Renewed negotiations on raising the US debt ceiling caused Senate Majority Leader Harry Reid tonight to postpone a scheduled vote on his plan to avoid a threatened government default.
"There are negotiations going on at the White House now," Reid said on the Senate floor, and those involved in the talks wanted more time before a vote was held on whether the Senate moved ahead with his measure.
A planned 1 am vote was pushed forward 12 hours, to 1 pm. Reid said the Senate would convene at noon today.
"There are many elements to be finalised and there is still a distance to go before any arrangement can be completed," Reid said of the talks involving Obama and congressional leaders.
Article continues below
Reid's plan, which the House symbolically rejected earlier yesterday, would lift the $14.3 trillion debt limit by $2.4 trillion.
Earlier in the day, Senate Republican leader Mitch McConnell had said a deal can be reached in the "near future" to raise the US debt limit, while Reid said negotiators aren't closer to agreement.
"The answer is no," said Reid, a Nevada Democrat, after he and House Minority Leader Nancy Pelosi, a California Democrat, met with President Barack Obama at the White House. McConnell, a Kentucky Republican, and House Speaker John Boehner, an Ohio Republican, had separate phone conversations with Obama.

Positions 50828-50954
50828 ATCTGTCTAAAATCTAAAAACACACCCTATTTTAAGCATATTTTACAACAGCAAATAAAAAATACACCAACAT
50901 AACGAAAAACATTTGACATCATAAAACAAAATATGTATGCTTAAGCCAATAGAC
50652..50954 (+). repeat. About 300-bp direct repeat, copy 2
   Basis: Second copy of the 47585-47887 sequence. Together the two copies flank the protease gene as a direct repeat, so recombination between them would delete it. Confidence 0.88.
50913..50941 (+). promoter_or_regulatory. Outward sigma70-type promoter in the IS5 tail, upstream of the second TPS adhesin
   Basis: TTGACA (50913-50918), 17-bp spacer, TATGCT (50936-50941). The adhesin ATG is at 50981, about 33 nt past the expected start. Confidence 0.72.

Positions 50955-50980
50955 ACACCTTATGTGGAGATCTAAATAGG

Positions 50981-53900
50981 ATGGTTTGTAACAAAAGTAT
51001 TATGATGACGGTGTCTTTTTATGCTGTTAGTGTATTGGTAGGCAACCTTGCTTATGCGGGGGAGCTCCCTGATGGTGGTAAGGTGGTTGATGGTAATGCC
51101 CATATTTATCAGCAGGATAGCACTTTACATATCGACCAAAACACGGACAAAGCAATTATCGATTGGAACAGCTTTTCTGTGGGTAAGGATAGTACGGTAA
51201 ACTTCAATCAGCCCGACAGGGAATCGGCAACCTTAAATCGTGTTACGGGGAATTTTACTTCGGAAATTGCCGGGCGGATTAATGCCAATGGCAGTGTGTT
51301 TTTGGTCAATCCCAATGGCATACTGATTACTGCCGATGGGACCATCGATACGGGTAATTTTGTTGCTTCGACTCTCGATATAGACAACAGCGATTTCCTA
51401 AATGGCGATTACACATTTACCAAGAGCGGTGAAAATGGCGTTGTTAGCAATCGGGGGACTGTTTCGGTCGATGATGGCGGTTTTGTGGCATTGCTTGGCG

"We are now fully engaged, the speaker and I, with the one person in America out of 307 million people who can sign a bill into law," McConnell said at a news conference with Boehner after the Senate and House had rejected each other's plans and three days before a threatened US default. Pelosi said she and Reid talked with Obama about "what our priorities are."
Earlier, Senator Kent Conrad said senators of both parties drafted alternative plans for raising the limit fashioned by bipartisan groups of senators.
McConnell said he was "confident and optimistic that we're going to get an agreement in the very near future and resolve this crisis in the best interests of the American people."
The president "needs to indicate what he will sign," he said. "We're in discussions now." McConnell said he spoke with Obama by telephone today, while a Republican aide said Boehner talked with the president by telephone last night. Boehner of Ohio also voiced confidence an agreement could be reached.
The Treasury Department has said the US will breach its borrowing limit and run out of options for avoiding default if the $14.3 trillion debt ceiling isn't raised by August 2.
Conrad, a North Dakota Democrat who is chairman of the Senate Budget Committee, said a few bipartisan groups of senators have drafted three alternative plans to supplement a proposal offered by Reid. The Republican-run House yesterday defeated Reid's plan.
The alternative plans include possible new revenue as part of their formula for cutting the federal deficit, according to Conrad. Republican leaders have said from the start of negotiations that a net increase in tax revenue is unacceptable.
"All three involve the possibility of revenue," Conrad said. McConnell wasn't among the Republicans involved in the alternative bipartisan plans, according to Conrad.
McConnell spoke multiple times with Vice-President Joe Biden as part of the search for a deal, said John Ashbrook, a spokesman for McConnell.
The House's rejection of Reid's plan to raise the US debt ceiling was symbolic.
"We're going to get a result," McConnell told a news conference after the House rejected the Senate's plan.
"We're dealing with reasonable, responsible people who want this crisis to end as quickly as possible," Boehner said at the news conference, "and I'm confident we will."